A key marker of indoor-air quality is carbon dioxide, a natural by product of human and animal respiration. CO2 has been found to be responsible for the largest share of the CO2 emissions that result in Problematic Indoor Air Quality (PIAQ) while also contributing to Sick Building Syndrome and other illnesses.
Controlling CO2 levels in a building is a key component of sustaining indoor air quality. Inadequate building ventilation not only encourages the growth of mould and moisture, but it also causes stale air complaints and impairs occupant productivity and decision-making.
Key factors affecting indoor CO2 levels include:
Existing ventilation standards are typically minimum recommendations, and may not result in optimal air quality or cognitive function, particularly during peak occupancy.
In the fight against Covid-19, improved air quality is even more critical. As this virus is airborne, monitoring the CO2 level in indoor areas can be used as a proxy for the risk of coronavirus exposure. Read more on the monitoring of CO2 in relation to combatting Covid-19 in ABC's article here >>
Watch this webinar to understand why installing carbon dioxide (CO2) monitors are becoming part of the COVID checklist for maintaining safe indoor air quality in schools, gyms, restaurants, offices and other business.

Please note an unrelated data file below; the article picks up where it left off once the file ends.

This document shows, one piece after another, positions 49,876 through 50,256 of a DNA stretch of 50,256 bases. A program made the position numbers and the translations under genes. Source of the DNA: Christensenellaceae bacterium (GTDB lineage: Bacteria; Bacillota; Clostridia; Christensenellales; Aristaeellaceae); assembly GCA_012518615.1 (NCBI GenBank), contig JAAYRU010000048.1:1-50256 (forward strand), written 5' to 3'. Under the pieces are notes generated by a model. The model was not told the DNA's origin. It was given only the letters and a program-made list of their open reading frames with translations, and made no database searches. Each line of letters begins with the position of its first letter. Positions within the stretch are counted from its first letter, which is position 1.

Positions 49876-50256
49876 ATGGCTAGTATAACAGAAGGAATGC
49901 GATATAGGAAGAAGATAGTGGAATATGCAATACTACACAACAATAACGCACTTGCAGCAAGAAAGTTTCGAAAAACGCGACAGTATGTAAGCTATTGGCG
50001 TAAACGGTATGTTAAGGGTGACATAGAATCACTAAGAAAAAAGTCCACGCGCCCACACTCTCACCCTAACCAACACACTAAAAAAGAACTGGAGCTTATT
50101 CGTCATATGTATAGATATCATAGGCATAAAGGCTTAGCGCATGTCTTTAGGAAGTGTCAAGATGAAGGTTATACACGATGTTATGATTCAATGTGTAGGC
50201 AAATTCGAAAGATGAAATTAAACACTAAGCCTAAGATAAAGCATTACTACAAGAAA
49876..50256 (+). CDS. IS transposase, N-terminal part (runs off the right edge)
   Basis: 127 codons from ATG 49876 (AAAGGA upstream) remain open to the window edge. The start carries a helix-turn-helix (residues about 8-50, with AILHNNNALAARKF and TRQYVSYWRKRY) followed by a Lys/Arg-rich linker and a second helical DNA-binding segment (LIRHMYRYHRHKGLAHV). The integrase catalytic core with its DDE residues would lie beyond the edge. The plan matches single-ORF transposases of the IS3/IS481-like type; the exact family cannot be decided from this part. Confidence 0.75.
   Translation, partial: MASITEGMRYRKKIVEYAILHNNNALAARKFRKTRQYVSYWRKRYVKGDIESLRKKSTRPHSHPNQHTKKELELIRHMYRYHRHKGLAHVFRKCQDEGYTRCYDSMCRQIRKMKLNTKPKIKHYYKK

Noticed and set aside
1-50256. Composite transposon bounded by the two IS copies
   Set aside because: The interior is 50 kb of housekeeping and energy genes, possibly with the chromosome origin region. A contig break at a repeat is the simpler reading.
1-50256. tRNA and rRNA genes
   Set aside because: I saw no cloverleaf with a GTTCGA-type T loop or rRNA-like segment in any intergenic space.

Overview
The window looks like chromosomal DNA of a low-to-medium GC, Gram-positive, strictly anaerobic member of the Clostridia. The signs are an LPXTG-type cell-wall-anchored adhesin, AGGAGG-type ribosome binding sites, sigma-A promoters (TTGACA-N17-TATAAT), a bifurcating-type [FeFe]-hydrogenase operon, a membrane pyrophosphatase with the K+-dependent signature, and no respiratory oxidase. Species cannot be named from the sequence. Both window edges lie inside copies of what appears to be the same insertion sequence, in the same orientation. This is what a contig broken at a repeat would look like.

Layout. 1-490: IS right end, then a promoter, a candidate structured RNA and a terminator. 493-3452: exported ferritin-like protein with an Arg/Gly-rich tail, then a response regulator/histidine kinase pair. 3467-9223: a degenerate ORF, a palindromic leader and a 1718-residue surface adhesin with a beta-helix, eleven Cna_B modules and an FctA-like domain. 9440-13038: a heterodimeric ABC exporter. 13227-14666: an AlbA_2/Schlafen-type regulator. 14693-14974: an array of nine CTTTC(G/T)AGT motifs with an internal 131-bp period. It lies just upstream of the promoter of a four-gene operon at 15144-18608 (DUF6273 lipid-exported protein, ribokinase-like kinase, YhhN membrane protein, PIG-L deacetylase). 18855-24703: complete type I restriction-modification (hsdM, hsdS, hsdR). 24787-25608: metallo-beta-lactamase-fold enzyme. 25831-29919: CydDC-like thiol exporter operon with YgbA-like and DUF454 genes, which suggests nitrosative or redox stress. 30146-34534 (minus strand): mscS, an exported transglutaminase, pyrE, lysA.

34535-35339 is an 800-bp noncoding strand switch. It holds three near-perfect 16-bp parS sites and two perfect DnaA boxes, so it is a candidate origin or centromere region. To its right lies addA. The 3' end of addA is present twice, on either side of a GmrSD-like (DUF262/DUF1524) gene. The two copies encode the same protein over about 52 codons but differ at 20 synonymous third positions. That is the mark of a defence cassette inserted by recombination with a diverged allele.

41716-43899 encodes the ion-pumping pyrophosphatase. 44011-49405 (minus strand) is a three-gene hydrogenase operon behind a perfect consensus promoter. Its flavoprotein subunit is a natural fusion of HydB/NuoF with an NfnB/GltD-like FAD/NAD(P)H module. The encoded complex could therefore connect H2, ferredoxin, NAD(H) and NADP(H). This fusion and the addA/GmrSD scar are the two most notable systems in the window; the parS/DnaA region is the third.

In a recent CNN published story, a gym narrowly escaped a COVID-spreading event among their athletes. Thankfully, the gym had recently redesigned their ventilation system in preparation for reopening after lockdown which provided far more fresh air than the those outlined in the ASHRAE guidelines. Read the full article here >>
1. Bluetooth Capabilities: Leveraging today’s latest advancements in low-power wireless communication, some CO2 data loggers now incorporate Bluetooth Low Energy (BLE) technology that retrieves data and logger status faster and more convenient. In particular, when the loggers are deployed in hard to reach locations (i.e. ventiliation systems). the bluetooth functionatlity allows your to convenitently access the data rather than connecting via USB to the device.
2. LCD Display with Alarm Notifications: When evaluating CO2 data loggers with this feature, look for options that provide both audible and display-based alarm notifications so that building managers remain alert to problems as they occur, aiding efficient corrective action.
3. Battery Life: Selecting a CO2 data logger with extended battery life gives users flexibility, increased spatial coverage, and the ability to set up CO2 monitoring in locations where no AC power exists, such as in or near HVAC return-air ducts.
4. Integrated USB: USB ports improve flexibility of data access and analysis. Through a USB port, users may connect a CO2 data logger directly to a computer running graphing and analysis software, enabling quick plotting, comparison, and data extraction. In addition, a USB port also offers the advantage of greater power versatility, supporting a wider range of application scenarios.
5. Easy Calibration: aim for products that offer both manual and automatic calibration methods, as well as elevation/altitude compensation. The sensor subsystem inside most CO2 loggers requires periodic calibration to a known reference and careful placement to avoid erroneous results. Some of the most advanced devices also include automatic temperature and dynamic pressure compensation, but are typically less common on midrange products.